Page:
At this point, the constabulary had no idea that they'd been sent out for a nine-year-old girl.  But they soon did.  One of them told her father that he should have just paid the fine. The girl's Winnie The Pooh decorated laptop was confiscated and the officers went away.

That's around the point when the story hit first the Finnish press, then the whole internet.

Chisu Sings Sabotage

This was one of the tunes which her young fan utterly failed to download.

Should the Girl's Winnie the Pooh Laptop Have been Confiscated?

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No, because...
lauryallan on 12/10/2012

Most artists nowadays have found other ways to make more than enough money. Perfume, games, clothes, jewelry, concerts, accessories, dolls, books, tv shows and the list goes on. Their music is a great way for them to get famous and then people buy "their stuff" and they make more than enough money.

Piglet on 11/27/2012

It was quite obvious what the situation was. Surely this was the opportunity for a stern word of warning, rather than hitting a kid with the full whack of a police investigation. Taking her laptop disrupts her schooling and for what? I don't quite see how justice was achieved here.

Tiggered on 11/26/2012

All this copyright stuff is getting seriously out of hand these days. Further down this road and we'll start closing libraries, charity shops etc. etc. Maybe we should start charging for using words, too? I wonder how much would I have to pay then to make this comment...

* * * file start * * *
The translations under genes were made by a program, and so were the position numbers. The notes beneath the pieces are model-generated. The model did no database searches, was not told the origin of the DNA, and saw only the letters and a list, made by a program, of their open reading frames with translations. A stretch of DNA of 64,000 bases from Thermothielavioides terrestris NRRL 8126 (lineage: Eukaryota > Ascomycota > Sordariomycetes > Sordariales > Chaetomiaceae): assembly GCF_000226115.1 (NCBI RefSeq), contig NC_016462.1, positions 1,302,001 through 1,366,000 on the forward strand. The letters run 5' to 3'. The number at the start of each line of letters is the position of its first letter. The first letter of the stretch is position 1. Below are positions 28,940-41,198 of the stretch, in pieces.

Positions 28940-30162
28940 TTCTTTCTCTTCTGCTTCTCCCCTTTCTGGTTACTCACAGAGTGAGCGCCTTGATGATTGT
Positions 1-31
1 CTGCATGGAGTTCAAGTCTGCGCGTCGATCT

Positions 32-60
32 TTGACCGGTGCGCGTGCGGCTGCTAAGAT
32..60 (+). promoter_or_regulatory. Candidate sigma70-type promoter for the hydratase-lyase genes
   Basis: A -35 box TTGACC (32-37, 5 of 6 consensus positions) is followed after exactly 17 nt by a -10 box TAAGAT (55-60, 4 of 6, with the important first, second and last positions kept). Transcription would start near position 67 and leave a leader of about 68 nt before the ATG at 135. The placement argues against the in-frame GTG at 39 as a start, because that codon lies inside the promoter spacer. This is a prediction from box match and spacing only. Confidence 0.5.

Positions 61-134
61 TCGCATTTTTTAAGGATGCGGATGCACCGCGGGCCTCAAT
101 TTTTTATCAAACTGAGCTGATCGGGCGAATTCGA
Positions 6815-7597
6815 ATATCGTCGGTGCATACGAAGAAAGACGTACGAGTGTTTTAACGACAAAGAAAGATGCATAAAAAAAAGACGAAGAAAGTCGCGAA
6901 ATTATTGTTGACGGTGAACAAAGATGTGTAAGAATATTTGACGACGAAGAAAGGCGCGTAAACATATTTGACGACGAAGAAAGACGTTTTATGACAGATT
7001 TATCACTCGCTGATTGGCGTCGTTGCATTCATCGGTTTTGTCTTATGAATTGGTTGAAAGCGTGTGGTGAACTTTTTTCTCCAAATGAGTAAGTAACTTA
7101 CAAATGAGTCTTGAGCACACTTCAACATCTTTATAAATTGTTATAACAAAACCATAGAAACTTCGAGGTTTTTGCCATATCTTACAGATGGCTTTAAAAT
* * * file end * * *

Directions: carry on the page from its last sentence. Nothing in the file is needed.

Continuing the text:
I am yet to be persuaded how making a copy can equal stealing. If I steal your bicycle, you don't have the bike, I do - you are plainly hurt. If I make a copy of your bicycle, we will both have bycicles - hurrrah, more of a good thing.
If the copyright battles were really fought in the interest of poor artists, I would be more sympathetic but in reality, it's the nameless bureaucrats in the background who profit and the artist usually doesn't have any idea what's happening (as your example proves).

Yes, because...
Jerrico_Usher on 12/02/2012

no dammit give put the bat down and let the little girl go you bullies!

Storm Hits Chisu's Facebook Page

The singer admits to feeling 'cornered by shame' as the onslaught of negative comments continues thick and fast.

The great anti-piracy argument is that it's stealing from the artist. 

You wouldn't nick a bike or break into someone's house, so why would you listen to their music or watch their acting without paying?